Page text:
By William Schomberg and David Milliken
Prime Minister Theresa May told U.S. planemaker Boeing on Thursday that its behaviour in a trade dispute with Canada’s Bombardier was undermining its commercial relationship with Britain.
May intervened in the trade row between Canada and the United States after a complaint by Boeing led to the U.S. Department of Commerce imposing a preliminary 220-percent duty on Bombardier’s CSeries jets.
The U.S. ruling puts as many as 4,200 jobs at risk at a plant in the British province of Northern Ireland, where the carbon wings for the jets are made.
“We have a long-term partnership with Boeing in various aspects of government and this is not the sort of behaviour we expect from a long-term partner and it undermines that partnership,” May said in response to a question at a Bank of England event.
Boeing, the world’s biggest plane maker, has said it is committed to the United Kingdom and values its partnership.
May’s criticism of Boeing indicates the importance of the plant to the small Northern Irish political party on which her government has relied since she lost her parliamentary majority in June following a botched election campaign.
Britain would nevertheless find it difficult to unpick its relationship with one of its most important defence equipment suppliers.
May also needs U.S. President Donald Trump’s support as Britain prepares to sever ties with the European Union. She has pitched a new trade deal with the United States to cushion the impact of leaving the EU’s tariff-free single market.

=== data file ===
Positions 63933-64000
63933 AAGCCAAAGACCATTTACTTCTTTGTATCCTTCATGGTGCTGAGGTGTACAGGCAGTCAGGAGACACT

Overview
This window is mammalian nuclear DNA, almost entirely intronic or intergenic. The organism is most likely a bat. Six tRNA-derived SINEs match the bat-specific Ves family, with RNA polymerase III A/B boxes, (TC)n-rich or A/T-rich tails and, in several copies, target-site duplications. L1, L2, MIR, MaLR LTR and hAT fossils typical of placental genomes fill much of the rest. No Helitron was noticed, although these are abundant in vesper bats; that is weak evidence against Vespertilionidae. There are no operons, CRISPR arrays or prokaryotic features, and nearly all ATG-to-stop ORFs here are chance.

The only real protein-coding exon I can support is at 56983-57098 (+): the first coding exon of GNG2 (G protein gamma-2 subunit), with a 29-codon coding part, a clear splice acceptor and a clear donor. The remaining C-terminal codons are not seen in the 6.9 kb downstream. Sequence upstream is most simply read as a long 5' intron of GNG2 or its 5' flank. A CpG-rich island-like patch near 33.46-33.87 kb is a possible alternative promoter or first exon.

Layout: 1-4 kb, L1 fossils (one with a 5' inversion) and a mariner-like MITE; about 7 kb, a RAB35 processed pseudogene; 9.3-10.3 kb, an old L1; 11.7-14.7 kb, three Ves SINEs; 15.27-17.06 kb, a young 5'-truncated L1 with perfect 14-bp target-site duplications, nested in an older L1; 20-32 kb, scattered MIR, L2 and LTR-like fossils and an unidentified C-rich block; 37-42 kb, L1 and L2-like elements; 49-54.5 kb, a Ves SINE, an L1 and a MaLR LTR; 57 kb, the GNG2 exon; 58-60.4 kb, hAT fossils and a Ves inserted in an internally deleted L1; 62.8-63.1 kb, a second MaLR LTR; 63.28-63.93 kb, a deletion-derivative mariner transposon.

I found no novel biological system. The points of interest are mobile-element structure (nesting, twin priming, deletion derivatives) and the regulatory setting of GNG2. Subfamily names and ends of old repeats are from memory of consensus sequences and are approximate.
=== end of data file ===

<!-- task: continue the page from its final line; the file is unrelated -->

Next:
But May could find it difficult to convince Trump, who has made ‘America First’ a theme of his administration, to get one of the titans of U.S. industry to back off from defending what it views as its trade rights.
May, who had raised the issue with Trump, said she would try to work with Canada’s government to stress the importance of Bombardier to Northern Ireland.
On Wednesday, Boeing said it had listened to Britain’s concerns but gave no indication that it might change tack in the dispute.
Boeing said that since 2011 it had tripled its spending in the United Kingdom to 2.1 billion pounds ($2.8 billion) in 2016, while the firm and its suppliers accounted for more than 18,700 UK jobs.
British defence minister Michael Fallon has also criticised Boeing. He ruled out cancelling existing orders with Boeing for nine P-8 spy planes and 50 Apache helicopters, but added the U.S. firm was seeking other UK contracts.
Boeing has risen since 2000 from a relatively minor defence supplier in Britain to become one of the country’s top five following the purchase of C-17 transporters and Apache attack helicopters, according to defence analyst Francis Tusa.
Possibilities for reprisals are relatively limited in the short term but further ahead, potentially valuable requirements include the replacement of the Boeing-built Chinook helicopter.
Britain could also consider moving lucrative maintenance and support work for the C-17 transport plane from the United States to Britain, he added.
“What is going to be fascinating is that the Bombardier case will open the eyes of senior service chiefs to the fact that Britain is less important to the United States,” Tusa said.
May’s comments came in a question and answer session after she had delivered a robust defence of capitalism and free markets in a speech designed to halt the rising popularity of a more radical interventionist economic model espoused by her political opponents, the Labour Party.
Labour said the trade dispute should be referred to the World Trade Organization, and criticised May for “threatening to victimise Boeing”.
Britain is already involved in the world’s largest trade dispute, involving mutual claims of illegal aircraft subsidies between Europe and the United States. The case has led to years of dispute over a type of UK government funding for Airbus that also went to Bombardier.